I’ve thought that my mother’s generation (1898 - 1993) had seen the most incredible changes.  She moved from the horse and buggy to trolley cars to personally-owned cars to planes and computers.  But our current weekly technological changes are just as dramatic.  A new “smart phone” becomes obsolete just as quickly as an advanced model appears.  There is considerable discussion about technology and what it does to people’s relationships and social lives.  Has social media relegated actual coming together to the past?  Do we know people as well via Face Book or Twitter as we might by chatting around the table?  Do we fill our lives full with running around from task to task, contacting friends via texting and falling exhausted into our beds at night?  It is easy and safe to socialize on the surface while being really cautious about “getting involved”.  We probably should be experiencing more honest, face to face, relating.  The following story is taken from a book by Madeleine L’Engle.

“This was a story about a Hassidic rabbi, renowned for his piety.  He was unexpectedly confronted one day by one of his devoted, youthful disciples.  In a burst of feeling, the young disciple exclaimed, ‘My master, I love you!’  The ancient teacher looked up from his books and asked his fervent disciple, ‘Do you know what hurts me, my son?’   The young man was puzzled.  Composing himself, he stuttered, ‘I don’t understand your question, Rabbi.  I am trying to tell you how much you mean to me, and you confuse me with irrelevant questions.’  ‘My question is neither confusing nor irrelevant,’ rejoined the rabbi.  ‘For if you do not know what hurts me, how can you truly love me?’”*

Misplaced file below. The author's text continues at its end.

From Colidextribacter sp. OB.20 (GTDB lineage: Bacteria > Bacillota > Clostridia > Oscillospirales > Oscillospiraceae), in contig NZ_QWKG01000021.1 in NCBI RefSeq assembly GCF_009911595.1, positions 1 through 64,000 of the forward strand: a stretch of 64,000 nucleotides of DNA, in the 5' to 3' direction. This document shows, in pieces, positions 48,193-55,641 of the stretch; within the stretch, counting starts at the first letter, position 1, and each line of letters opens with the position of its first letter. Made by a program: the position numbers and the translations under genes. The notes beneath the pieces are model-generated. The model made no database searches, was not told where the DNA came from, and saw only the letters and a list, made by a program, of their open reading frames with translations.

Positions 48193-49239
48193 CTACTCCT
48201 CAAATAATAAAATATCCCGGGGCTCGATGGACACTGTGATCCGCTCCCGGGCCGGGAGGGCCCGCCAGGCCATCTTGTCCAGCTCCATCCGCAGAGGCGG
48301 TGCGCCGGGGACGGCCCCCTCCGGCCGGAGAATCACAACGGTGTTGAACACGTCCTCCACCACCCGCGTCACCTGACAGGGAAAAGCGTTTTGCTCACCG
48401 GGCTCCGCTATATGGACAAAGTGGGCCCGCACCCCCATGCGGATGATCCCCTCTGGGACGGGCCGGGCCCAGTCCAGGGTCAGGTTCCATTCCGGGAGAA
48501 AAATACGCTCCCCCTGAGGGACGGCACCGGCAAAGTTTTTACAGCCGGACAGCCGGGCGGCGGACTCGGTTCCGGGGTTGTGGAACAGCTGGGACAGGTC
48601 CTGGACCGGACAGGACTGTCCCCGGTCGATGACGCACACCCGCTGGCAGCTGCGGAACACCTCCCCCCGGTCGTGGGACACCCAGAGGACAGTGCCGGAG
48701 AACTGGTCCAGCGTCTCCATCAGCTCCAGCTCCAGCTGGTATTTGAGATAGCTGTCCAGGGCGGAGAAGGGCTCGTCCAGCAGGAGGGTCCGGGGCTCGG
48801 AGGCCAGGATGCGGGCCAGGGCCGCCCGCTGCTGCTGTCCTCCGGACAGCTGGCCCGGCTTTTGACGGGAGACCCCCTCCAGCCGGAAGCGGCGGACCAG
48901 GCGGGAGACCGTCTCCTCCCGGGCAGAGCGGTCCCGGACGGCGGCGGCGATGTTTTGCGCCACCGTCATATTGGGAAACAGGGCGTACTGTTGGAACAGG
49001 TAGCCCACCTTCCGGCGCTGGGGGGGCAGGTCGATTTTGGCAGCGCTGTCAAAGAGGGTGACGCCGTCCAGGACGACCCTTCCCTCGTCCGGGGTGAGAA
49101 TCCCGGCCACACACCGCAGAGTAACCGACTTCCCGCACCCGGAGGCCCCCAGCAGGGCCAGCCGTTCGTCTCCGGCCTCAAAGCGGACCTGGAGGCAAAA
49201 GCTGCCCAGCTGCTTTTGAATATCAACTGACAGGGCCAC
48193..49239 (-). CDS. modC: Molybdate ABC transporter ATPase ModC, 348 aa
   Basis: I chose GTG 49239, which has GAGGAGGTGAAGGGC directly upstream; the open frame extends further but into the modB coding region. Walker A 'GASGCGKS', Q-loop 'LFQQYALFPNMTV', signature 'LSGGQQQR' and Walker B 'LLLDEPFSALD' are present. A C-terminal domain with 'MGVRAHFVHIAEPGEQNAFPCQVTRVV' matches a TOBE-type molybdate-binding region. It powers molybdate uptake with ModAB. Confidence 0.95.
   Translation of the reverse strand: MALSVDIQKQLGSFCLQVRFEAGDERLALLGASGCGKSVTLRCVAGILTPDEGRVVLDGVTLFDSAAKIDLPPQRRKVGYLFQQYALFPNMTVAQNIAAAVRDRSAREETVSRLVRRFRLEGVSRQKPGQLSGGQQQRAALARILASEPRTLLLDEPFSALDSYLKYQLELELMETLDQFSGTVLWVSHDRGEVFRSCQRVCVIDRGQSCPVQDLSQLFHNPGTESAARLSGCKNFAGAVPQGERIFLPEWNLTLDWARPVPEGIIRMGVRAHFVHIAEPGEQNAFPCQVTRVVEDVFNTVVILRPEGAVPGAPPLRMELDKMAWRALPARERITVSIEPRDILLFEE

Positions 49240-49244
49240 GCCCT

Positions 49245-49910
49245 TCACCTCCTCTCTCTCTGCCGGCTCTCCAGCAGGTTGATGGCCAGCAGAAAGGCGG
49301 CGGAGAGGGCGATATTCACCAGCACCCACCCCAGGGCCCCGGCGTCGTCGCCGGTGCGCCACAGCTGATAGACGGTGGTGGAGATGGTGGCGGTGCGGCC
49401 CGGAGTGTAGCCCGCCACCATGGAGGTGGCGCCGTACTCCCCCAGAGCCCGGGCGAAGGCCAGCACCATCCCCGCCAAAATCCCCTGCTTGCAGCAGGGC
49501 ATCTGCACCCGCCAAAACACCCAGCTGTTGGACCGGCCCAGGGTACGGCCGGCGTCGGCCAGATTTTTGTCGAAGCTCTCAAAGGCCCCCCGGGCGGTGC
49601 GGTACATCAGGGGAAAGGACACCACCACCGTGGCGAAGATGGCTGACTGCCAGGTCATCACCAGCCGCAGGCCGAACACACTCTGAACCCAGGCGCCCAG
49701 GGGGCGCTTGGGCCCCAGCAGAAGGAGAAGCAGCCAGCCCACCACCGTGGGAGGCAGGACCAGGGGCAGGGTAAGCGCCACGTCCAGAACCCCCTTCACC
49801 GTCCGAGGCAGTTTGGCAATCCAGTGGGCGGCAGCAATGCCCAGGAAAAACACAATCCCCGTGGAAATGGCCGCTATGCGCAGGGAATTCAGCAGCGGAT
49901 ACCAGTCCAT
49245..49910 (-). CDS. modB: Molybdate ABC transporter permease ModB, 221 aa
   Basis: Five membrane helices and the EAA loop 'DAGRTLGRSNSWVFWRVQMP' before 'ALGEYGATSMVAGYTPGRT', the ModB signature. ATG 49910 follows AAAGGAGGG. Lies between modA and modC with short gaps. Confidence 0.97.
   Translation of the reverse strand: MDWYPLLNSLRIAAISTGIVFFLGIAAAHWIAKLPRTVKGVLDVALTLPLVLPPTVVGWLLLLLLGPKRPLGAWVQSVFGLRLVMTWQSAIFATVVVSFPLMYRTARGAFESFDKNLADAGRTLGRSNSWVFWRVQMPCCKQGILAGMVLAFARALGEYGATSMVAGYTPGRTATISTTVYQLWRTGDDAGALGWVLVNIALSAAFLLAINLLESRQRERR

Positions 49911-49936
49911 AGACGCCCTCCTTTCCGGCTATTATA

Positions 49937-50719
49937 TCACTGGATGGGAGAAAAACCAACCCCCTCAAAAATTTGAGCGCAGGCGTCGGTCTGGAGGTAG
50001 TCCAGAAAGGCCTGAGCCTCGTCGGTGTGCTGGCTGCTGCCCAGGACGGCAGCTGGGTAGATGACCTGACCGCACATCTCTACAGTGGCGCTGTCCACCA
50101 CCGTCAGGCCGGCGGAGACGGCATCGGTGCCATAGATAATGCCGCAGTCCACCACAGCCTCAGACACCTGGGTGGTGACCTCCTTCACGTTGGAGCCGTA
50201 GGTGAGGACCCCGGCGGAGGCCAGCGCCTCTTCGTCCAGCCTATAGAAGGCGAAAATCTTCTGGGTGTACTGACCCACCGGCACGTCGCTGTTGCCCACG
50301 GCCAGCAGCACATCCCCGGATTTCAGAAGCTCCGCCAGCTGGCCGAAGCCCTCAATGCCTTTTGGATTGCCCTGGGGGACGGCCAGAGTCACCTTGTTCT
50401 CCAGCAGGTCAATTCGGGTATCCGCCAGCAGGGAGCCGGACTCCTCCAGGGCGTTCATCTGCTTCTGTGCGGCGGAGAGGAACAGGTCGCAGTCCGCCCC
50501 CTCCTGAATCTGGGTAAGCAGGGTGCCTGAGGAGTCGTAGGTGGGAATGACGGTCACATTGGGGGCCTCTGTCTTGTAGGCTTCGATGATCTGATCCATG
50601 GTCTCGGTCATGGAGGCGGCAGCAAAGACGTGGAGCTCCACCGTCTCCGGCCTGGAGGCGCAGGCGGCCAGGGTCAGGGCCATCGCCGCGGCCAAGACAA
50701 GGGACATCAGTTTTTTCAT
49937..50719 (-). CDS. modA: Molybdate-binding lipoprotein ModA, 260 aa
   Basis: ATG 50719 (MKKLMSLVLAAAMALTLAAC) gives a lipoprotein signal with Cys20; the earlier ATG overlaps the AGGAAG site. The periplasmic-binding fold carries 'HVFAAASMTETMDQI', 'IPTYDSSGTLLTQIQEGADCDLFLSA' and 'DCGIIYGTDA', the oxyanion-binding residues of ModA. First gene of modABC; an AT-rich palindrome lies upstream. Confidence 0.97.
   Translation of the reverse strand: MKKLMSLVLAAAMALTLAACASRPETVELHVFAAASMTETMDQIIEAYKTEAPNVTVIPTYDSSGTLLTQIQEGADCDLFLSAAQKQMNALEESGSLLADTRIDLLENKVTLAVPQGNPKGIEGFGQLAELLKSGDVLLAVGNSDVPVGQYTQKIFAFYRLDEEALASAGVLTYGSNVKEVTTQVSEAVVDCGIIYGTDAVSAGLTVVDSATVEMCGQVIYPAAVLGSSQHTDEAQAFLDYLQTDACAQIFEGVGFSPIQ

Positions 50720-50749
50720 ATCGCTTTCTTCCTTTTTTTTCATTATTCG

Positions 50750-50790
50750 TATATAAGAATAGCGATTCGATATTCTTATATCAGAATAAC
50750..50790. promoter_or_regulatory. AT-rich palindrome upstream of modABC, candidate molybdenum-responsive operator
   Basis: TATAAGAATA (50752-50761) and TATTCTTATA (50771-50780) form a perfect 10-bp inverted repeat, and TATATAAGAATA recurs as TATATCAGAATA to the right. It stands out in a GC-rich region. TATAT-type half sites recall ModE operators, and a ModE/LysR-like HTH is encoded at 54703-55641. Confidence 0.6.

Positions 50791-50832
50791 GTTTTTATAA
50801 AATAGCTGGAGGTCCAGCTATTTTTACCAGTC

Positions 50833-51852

We seldom take the time to know what hurts those around us.  We can be helpful, we can hero-worship, we can preach to, we can feel sorry for, but until we become a sincere and caring part of someone’s life, there is no depth of love and no meaningful intercourse of ideas.   This is something I need to examine in my own life ---- one of those less comfortable changes I might resist.  I am grateful for the technological assists that keep me in touch with family and friends, but when it takes the place of face to face conversation, hugs and sharing of my time and energy, then it’s time to reconsider my priorities.


Today, as I look out on the snowy landscape, the birds are getting the last bits from the feeders; bits left by the deer who visit during the night.  It has been nice to have two or three days in the balmy 30s and looking forward to Friday’s 48 degrees. .  One of my favorite birds is the chickadee.  This small bundle of feathers is energetic, optimistic and vocal --- no matter how wintery the weather.  If only we could be similar, but I find myself more in tune with a saying by E.B. White** of “Charlotte’s Web” fame: “I arise in the morning torn between a desire to improve the world and a desire to enjoy the world.  This makes it hard to plan the day.”  Winter weather does that too!!   All sorts of good wishes go out with this for you and your January days and may your changes be ones you can welcome.

*Walking On Water by Madeleine L’Engle—1918-2007 – American writer of fiction and non-fiction.
**E.B. White – 1899-1985.  American writer who produced several classic children’s books and was a contributor to the New Yorker magazine for 50 years.

Carol may be reached at: cpeggy@htva.net. 

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"Expensive annuals" = my attempts to keep Lavender growing in front of our porch.